Medical Professionals Question Online Doctor Ratings
Consumers regularly turn to review sites to assess everything from restaurants and hotels to service providers. Today, it’s one of the most practical steps in avoiding a poor experience. And now, many potential patients are choosing physicians based on online reviews, using sites like Healthgrades, Vitals, RateMDs, and even Yelp.
Today’s patients tend to take a more hands-on approach to manage their health, and part of that means finding out what others have experienced with a particular physician, practice or hospital. While patients may rely on these real-life assessments, a recent study finds cause to question the reliability of online reviews of healthcare systems.
Study of Online Doctor Ratings
Researchers at the University of Texas at Dallas examined the relationship between physicians’ reviews posted online by their patients and real-life clinical outcomes. They sought to uncover whether patient reviews were objective, provided usable information, and if these rankings were trustworthy, specifically as they related to chronic disease care.
Chronic diseases require ongoing care, careful monitoring, and management that may involve multiple treatments over an extended period. According to the CDC, 90% of the $3.5 trillion Americans spend annually on healthcare goes toward managing chronic diseases — which are treatable but rarely curable. Conditions such as COPD and diabetes often require patients to seek ongoing care from multiple physicians over several years. Because patients are not always able to see the big picture, they may become frustrated — and this frustration may very well culminate in a less-than-stellar review.
Online Ratings for Management of Chronic Disease
Reviews for chronic conditions, which have no clear benchmark, are relatively unreliable. Compared to assessing assessing attention for acute conditions, surgical outcomes, or treatment for something like a broken bone, there isn’t a clear-cut way to determine whether physicians did a thorough and satisfying job managing a chronic disease.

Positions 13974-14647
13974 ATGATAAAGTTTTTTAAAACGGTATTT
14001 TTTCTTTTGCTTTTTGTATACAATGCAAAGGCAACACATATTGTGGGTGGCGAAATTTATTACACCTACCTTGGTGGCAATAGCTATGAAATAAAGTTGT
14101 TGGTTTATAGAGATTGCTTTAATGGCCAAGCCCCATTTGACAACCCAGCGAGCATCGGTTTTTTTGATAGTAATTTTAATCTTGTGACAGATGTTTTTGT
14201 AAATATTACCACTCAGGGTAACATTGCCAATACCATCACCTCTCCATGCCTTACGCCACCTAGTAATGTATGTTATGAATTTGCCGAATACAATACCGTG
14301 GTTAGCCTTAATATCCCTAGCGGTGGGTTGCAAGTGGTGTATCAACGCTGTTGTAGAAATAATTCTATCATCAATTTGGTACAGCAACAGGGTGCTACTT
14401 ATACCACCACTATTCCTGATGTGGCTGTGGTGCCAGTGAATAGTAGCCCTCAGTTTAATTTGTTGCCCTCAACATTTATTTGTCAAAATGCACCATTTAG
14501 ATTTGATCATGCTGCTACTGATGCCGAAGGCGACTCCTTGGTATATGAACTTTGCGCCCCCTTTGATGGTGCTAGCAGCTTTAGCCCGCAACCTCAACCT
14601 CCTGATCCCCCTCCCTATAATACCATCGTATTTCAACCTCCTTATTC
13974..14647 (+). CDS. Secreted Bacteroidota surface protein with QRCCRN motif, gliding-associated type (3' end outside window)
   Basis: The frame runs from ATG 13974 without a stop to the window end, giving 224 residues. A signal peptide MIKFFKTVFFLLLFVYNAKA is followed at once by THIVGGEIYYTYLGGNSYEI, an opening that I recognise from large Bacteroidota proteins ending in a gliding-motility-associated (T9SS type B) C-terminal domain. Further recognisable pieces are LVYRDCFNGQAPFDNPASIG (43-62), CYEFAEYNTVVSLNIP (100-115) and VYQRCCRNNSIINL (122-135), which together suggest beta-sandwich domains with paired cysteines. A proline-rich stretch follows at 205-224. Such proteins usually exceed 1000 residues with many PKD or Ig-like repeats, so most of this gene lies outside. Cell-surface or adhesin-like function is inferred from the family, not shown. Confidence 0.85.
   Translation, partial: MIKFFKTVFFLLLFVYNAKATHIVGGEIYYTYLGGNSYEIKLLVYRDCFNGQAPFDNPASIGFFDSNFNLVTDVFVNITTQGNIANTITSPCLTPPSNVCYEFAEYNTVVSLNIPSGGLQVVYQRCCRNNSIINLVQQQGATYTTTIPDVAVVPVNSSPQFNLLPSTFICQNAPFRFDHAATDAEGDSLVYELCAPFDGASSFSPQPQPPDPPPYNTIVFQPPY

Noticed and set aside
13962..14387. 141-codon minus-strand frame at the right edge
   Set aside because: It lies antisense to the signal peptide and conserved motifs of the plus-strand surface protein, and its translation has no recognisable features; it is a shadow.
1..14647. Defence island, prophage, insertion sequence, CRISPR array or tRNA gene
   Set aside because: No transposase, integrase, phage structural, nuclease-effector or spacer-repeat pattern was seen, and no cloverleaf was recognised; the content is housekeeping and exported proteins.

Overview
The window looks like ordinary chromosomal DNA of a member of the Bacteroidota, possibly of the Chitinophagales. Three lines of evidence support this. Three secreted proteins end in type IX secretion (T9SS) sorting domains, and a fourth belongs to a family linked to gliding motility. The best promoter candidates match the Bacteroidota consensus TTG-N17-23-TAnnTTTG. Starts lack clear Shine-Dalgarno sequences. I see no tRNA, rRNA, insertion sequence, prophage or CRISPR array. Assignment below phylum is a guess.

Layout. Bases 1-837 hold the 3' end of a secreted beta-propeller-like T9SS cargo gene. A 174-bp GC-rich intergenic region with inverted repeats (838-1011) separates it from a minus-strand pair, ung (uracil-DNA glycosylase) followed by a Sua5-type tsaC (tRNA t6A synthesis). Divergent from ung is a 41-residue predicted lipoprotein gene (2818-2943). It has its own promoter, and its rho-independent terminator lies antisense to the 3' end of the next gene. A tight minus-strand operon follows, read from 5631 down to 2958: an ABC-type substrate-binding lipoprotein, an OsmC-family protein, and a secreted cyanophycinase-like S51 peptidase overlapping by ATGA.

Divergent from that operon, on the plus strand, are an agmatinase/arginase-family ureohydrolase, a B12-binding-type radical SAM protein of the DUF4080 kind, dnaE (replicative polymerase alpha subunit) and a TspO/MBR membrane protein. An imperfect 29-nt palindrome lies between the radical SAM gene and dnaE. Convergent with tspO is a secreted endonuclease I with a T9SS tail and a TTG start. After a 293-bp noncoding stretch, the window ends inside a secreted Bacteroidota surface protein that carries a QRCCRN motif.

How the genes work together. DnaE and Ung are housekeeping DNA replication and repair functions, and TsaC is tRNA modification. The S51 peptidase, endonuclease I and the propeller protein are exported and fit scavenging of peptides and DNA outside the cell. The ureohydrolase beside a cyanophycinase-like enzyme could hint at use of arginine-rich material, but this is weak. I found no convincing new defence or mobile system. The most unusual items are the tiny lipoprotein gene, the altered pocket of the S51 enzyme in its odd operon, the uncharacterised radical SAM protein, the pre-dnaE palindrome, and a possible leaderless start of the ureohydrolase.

With this in mind, the researchers at UT Dallas examined 10 years of admission and discharge information for patients with COPD. The team looked at each patient’s clinical journey through hospitals in North Texas, spanning multiple physicians, and the content and star-ratings of online reviews at one of the ranking websites.
The study determined that, in the area of chronic disease, online reviews and rankings are not a reliable indicator for the quality of care provided by physicians. Researchers measured care in terms of readmissions and other clinical outcomes data. When compared against online reviews and rankings, the study found both the star ratings and content reviews were uninformative and, in some cases, contrary to the actual quality of care.
This raises concern given hospital administrators often rely on patient surveys to determine physicians’ compensation. The clear message to administrators at those hospitals is that online reviews are simply not reliable, and even hospital administered surveys fall short when it comes to assessing the actual quality of care.
How Patients Use Online Reviews
Patients who rely on online reviews more often do so when looking for a primary care physician, according to Software Advice. While online reviews play a small role in determining patient retention, most patients rely on these reviews and rankings to decide on making their initial appointment.
Patients who tend to need the most healthcare, those over the age of 50, admit online physician ratings don’t sway them all that much. Just 43% of those patients admit looking up reviews for a physician online to find out how others rated them, according to Healthcare Finance.
While most of these patients trust their doctors, what seemed to matter more to older individuals between 50 and 80 was the appointment wait time. A sizeable 61% said that was a greater determinate than how many stars a physician earned, and 40% relied on recommendations from other physicians and doctors’ level of experience, according to the same Healthcare Finance article.
Overall, many patients tend to rely on physician reviews when determining the right doctor for their needs. Unfortunately, these online reviews don’t always paint a clear picture, and the doctor-patient relationship is decidedly unique to those individuals. Some physicians are skeptical about these review sites, and a few have even filed defamation lawsuits over public reviews.
While reviews provide useful information to patients and consumers, such as whether the staff is courteous and efficient, they are not reliable indicators of the quality of care provided.
So what can you do? As a physician, your best bet is to continue offering the best care you can, ensure customer service issues are taken seriously within your organization, respond to negative reviews with respect, and ask your best patients to leave their two-cents.